I’m a Maritimer. Born and raised in Nova Scotia. So is 2.0. Maritimers are a happy and… robust people. Mostly because we like to eat chowder. Lots of it.
Don’t tell me you don’t like fish. And don’t even think about saying you don’t like lobster. Because you do. And don’t tell me that all that cream and butter isn’t good for you. Of course it is. It came from a cow. You like cows.
This is Jackie’s recipe. Jackie is 2.0’s mother. She makes food that warms you from the inside out. And today we decided we needed some warming from the inside out. Last week it rained for six days straight. It poured. And every time you thought the sky had dried up, the rain would start again. We got about three months worth of rain in a week. Record breaking weather. Chowder weather. And sure, the sun has returned, but not before I got a hankering for lobster.
2.0 isn’t really into lobster – probably because he used to work on a lobster boat. Most lobster fisherman don’t seem to like lobster. Not like my family – we’d kill you for lobster. No lie. But 2.0 likes lobster in his chowder. See how that worked out? We’re both happy.
The recipe is pretty straight forward. Peel and dice a few potoates (we used 5) and an onion. Throw ’em in a Dutch oven. Add enough water to just cover the potatoes. Get ’em cooking over medium-high heat – bring to a boil and then let cook for a few minutes. When the potatoes are just getting tender, throw in some fish.
Add some white fish – two large fillets of haddock.
And then some scallops (ours were frozen) – about 1/2 pound.
Then let the fish simmer in the pot as you turn your attention to the lobster. We bought some frozen lobster – legs and pieces. Fry that spectacular lobster up in 1/4 to 1/3 cup of butter, a bit of salt and some pepper.
You want the butter to get all orangey like. That’s what 2.0’s mummy stresses. You’ve gotta let that butter mingle with the lobster. The butter will take on some of the orange-red colour of the lobster.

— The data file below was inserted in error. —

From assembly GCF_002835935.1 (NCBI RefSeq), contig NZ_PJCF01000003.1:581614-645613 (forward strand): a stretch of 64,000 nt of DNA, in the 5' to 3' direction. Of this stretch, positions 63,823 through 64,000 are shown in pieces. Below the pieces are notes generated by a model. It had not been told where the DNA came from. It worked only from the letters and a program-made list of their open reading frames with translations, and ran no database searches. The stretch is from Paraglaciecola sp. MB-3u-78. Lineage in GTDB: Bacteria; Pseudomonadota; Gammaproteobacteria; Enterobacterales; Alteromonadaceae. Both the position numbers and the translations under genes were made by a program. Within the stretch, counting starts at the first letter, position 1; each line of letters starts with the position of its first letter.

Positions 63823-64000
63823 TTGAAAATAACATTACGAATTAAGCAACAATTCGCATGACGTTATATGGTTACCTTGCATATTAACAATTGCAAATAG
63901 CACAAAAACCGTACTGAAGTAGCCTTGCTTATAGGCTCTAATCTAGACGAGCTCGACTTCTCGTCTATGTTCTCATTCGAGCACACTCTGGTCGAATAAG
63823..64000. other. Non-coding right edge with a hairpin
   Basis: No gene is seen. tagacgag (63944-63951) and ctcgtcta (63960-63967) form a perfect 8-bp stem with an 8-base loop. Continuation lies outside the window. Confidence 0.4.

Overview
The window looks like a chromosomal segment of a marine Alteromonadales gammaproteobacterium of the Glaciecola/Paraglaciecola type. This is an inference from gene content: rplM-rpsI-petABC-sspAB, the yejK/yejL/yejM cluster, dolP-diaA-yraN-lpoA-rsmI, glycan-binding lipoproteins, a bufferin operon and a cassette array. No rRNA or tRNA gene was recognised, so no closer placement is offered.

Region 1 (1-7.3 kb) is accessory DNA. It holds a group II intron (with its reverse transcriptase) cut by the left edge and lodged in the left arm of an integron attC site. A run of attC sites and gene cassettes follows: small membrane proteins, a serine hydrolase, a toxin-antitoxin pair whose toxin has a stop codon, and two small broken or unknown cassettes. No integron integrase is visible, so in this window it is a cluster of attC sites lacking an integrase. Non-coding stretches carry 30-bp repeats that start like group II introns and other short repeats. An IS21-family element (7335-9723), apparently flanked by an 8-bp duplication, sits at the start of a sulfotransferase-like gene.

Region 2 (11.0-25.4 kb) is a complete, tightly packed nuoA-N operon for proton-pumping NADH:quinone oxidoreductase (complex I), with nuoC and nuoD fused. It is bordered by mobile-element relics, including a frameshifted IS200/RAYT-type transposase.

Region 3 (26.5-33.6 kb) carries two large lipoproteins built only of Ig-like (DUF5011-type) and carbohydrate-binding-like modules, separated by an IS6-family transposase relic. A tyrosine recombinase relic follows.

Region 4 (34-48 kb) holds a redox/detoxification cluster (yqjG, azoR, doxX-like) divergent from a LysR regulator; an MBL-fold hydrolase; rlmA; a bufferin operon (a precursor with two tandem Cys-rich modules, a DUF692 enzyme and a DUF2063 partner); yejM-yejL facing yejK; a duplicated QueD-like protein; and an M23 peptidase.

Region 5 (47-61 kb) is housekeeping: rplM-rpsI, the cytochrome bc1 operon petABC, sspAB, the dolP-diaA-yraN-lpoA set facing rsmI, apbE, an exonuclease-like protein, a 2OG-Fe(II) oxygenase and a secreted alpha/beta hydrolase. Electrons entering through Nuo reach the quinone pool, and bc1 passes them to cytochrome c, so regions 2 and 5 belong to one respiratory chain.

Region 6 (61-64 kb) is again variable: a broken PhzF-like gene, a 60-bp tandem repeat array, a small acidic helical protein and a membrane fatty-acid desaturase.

Then drain some of the water out of the Dutch oven. Add the lobster to the pot. You want to make sure you get every last drop of the orangey butter into the pot. That’s very important. Every. Last. Drop. Then add one litre of blend. Do it. Pour the whole thing in.
Let all that goodness settle together for a bit. Turn back the heat and let the pot do it’s job. Let the potatoes and fish get to know one another. Once the kitchen smells of chowder and the mixture is nice and hot, ladle some into a bowl. Then eat it all by yourself in a corner. Don’t talk to anyone. Just suck up that chowder.
Seriously. You need to make some.
. . .
Jackie’s Fish Chowder – a recipe from 2.0’s mother – download the recipe for Jackie’s Fish Chowder
- 4-5 medium potatoes, peeled and diced
- 1 medium onion, diced
- 2 large fillets of white fish (haddock, for example)
- 1/2 pound scallops (fresh or frozen)
- 1 package or can of frozen cooked lobster pieces (about a pound)
- 1/4 to 1/3 cup butter
- 1 litre of blend
Put diced potatoes and onion into a large Dutch oven. Add just enough water to cover the potatoes. Cook over medium-high heat. Let the water come to a boil. After they’ve cooked for about five minutes (just starting to get tender), add in your white fish and scallops. Reduce the heat and let the pot simmer as you add 1/4 to 1/3 cup of butter and the lobster pieces to a skillet and cook over medium heat. Cook the lobster until the butter has taken on an orangey-red colour from the lobster. Drain some of the water out of the Dutch oven – I scoop about 3-4 ladles out of the pot. Add the lobster and every last drop of the butter from the skillet into the Dutch oven. Add the litre of blend. Allow to come together over low heat. Eat right away or refrigerate until you’re ready to gobble it up.